Title: Half Asleep in Frog Pajamas
Author: Tom Robbins
Page Count: 386 pages
Genre: fiction, let's leave it at that
50 words or less: Impossible. Here's the summary from goodreads.com- When the stock market crashes on the Thursday before Easter, you — an ambitious, although ineffectual and not entirely ethical young broker — are convinced you're facing the Weekend from Hell. Before the market reopens on Monday, you're going to have to scramble and scheme to cover your butt, but there's no way you can anticipate the baffling disappearance of a 300-pound psychic, the fall from grace of a born-again monkey, or the intrusion in your life of a tattooed stranger intent on blowing your mind and most of your fuses. Over these fateful three days, you will be forced to confront everything from mysterious African rituals to legendary amphibians, from tarot-card bombshells to street violence, from your own sexuality to outer space. This is, after all, a Tom Robbins novel — and the author has never been in finer form.
Tom Robbins is my favorite author and has been for a long time, but I'm almost ashamed to admit that I hadn't read Half Asleep in Frog Pajamas until now. I think it's because I've not yet read a Robbins book I didn't like so I didn't feel pressured to read it. I'm glad I moved it to the top of my pile though, as the head trip that comprised the story was definitely worth exploring.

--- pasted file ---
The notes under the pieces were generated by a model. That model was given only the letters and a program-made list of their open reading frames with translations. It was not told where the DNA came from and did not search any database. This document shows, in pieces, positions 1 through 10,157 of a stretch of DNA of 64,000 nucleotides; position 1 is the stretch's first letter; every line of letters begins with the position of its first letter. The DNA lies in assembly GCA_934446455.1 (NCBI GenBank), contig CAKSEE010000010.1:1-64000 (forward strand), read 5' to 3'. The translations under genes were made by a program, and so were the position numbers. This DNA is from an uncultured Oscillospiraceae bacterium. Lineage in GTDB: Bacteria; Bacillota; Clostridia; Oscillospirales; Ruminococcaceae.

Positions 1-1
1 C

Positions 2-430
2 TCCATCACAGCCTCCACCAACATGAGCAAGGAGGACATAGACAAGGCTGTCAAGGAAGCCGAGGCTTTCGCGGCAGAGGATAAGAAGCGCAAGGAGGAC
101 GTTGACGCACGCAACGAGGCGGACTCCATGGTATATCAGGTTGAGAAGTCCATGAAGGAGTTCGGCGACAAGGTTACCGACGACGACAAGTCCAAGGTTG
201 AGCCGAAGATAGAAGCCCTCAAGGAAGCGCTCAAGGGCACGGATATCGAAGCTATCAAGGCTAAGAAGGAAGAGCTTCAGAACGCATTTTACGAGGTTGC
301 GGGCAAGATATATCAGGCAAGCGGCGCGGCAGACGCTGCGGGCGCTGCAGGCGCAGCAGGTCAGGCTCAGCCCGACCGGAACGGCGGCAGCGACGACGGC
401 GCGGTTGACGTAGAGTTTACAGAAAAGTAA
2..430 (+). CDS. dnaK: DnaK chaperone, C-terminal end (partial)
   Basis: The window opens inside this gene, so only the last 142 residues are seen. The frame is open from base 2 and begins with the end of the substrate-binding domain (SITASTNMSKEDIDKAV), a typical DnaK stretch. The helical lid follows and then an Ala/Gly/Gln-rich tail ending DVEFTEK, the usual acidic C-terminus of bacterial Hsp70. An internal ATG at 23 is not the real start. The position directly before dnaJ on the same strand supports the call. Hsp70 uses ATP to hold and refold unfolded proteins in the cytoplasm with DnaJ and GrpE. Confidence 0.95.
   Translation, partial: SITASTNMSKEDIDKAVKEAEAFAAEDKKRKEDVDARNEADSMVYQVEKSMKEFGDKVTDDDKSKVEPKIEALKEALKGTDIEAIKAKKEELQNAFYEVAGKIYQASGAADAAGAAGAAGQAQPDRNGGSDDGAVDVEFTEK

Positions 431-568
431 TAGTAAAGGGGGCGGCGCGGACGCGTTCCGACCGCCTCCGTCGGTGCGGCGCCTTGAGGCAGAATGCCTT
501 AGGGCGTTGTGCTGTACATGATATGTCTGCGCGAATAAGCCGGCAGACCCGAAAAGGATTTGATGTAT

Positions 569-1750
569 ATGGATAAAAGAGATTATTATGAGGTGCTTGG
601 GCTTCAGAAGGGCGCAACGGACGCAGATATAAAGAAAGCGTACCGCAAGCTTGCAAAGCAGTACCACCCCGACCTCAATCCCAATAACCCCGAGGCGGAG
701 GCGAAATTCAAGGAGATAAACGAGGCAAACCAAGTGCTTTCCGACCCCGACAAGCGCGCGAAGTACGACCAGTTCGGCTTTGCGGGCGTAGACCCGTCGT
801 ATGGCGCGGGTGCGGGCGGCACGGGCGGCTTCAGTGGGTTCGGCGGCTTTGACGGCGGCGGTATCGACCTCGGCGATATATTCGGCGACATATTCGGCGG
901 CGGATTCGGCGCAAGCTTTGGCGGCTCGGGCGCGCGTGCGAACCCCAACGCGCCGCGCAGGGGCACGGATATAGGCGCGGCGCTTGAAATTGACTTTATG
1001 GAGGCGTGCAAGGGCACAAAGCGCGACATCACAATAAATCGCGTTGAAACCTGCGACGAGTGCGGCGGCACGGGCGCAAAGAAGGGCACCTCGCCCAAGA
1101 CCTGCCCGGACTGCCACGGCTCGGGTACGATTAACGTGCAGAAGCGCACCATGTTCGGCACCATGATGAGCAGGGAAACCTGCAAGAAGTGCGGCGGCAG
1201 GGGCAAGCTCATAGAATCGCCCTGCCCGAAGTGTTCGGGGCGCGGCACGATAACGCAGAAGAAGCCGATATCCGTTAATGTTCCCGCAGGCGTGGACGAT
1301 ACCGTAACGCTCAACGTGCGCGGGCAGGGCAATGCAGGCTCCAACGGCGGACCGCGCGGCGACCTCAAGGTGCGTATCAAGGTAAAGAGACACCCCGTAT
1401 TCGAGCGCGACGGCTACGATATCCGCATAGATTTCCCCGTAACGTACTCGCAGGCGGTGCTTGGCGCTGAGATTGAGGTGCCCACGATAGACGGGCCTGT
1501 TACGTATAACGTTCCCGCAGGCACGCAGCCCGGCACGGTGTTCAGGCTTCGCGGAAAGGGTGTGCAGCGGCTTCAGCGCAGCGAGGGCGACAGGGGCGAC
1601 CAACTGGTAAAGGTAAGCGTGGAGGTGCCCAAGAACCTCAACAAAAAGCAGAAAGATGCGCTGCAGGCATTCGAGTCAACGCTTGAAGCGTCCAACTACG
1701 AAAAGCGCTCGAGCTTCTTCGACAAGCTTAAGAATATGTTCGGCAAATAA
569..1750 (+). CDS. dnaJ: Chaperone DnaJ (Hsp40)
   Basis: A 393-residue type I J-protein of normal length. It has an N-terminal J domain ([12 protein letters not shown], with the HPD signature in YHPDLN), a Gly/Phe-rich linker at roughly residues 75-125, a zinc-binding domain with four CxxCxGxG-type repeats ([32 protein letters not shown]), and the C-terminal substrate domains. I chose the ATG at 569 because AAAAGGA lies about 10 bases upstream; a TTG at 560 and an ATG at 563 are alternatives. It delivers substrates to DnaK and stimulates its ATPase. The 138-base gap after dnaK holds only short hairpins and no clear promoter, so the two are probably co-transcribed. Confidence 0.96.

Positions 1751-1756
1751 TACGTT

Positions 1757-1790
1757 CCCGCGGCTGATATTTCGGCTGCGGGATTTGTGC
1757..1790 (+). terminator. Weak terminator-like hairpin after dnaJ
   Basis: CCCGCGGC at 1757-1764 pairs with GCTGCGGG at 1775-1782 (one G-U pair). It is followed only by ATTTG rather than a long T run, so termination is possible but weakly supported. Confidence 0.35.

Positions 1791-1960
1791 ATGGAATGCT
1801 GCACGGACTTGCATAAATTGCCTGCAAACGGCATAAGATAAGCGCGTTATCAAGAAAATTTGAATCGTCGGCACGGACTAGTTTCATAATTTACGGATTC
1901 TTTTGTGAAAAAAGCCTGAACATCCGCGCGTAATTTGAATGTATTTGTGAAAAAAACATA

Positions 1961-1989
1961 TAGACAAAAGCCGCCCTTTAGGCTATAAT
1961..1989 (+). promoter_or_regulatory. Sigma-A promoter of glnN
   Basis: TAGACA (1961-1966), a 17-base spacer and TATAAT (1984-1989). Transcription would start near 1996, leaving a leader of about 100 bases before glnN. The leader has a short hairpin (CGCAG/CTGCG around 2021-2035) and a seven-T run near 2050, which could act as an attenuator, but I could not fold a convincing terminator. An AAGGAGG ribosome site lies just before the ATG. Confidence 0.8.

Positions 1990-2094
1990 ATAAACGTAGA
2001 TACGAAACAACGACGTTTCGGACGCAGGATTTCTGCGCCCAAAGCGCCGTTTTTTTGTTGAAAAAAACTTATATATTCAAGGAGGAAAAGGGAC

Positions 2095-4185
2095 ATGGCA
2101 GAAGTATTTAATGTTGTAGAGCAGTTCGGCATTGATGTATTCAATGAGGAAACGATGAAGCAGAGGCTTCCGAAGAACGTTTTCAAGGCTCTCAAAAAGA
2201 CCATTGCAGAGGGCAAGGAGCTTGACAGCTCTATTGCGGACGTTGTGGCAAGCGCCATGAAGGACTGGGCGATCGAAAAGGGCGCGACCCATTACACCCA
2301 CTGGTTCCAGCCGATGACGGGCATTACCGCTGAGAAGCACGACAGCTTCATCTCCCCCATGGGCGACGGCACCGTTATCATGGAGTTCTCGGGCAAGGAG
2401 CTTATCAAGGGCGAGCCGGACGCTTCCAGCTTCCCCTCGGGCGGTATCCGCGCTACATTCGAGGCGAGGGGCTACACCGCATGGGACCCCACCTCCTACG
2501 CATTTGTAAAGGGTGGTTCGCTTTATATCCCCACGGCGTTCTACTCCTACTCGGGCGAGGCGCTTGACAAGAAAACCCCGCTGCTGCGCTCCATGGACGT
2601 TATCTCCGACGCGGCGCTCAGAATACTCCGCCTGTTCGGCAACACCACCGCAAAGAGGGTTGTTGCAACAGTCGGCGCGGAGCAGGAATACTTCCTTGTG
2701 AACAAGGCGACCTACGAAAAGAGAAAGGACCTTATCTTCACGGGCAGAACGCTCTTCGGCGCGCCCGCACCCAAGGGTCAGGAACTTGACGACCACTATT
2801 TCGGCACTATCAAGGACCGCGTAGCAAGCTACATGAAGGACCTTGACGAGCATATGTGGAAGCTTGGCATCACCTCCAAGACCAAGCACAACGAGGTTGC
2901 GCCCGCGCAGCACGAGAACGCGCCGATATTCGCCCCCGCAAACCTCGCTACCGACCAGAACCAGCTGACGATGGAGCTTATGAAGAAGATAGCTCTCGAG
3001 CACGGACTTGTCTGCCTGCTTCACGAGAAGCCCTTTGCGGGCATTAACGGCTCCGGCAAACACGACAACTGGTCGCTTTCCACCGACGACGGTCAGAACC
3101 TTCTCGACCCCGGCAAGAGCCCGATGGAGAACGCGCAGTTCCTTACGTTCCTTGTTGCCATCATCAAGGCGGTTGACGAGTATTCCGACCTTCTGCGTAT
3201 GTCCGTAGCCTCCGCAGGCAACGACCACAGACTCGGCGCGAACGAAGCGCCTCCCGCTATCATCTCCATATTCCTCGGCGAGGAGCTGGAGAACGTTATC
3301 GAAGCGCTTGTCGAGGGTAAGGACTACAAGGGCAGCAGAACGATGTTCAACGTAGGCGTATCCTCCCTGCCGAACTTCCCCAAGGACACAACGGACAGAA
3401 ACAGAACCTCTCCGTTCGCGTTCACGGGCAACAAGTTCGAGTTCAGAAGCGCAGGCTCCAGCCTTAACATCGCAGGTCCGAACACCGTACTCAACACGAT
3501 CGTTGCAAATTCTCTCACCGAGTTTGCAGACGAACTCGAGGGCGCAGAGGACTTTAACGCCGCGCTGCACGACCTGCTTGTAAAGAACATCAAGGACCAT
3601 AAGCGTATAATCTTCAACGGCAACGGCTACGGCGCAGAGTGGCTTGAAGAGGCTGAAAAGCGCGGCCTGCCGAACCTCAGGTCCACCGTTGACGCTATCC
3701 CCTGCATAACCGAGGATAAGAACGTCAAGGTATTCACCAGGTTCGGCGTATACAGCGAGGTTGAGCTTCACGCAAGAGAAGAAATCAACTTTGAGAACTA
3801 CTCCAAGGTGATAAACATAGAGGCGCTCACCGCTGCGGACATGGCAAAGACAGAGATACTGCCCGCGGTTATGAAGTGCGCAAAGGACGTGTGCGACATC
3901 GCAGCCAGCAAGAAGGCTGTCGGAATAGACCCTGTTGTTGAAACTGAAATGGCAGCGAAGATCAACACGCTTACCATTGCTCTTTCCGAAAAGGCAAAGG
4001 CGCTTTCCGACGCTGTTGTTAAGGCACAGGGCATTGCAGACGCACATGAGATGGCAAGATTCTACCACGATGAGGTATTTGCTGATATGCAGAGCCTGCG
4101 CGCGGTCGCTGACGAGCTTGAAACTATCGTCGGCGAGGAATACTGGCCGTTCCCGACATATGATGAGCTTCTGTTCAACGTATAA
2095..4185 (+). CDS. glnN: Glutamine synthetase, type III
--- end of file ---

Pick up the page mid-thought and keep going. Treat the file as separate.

Tom Robbins is not an author to read if you need your books to start at point A and end at point Z and progress in a logical and linear fashion with no tangents, tightly packaged and locked in, following a standard formula and complete with a happily ever after. These things are all well and good but are not present in a Tom Robbins novel.
Reading his work is a lot like using the spin the bottle method of picking turns on a road trip. You don't know where you'll end up and backtracking is almost out of the question, but somehow, some way, you end up where you wanted to go. Or maybe you don't; maybe you end up somewhere totally different that you've never heard of or thought about and that's just fine too.
It's so hard to talk about what goes in the story because everything is tied into everything else- the cast of characters is outrageous, the storylines are a big, knotty, candy-covered puzzle, and through it all run themes that are still as relevant today as they were when the book first came out. It's a book to read in segments and to think about between readings; with that said, it's easy to get sucked in and read it all in one go.
Overall Grade A, if grading this kind of book is even really possible.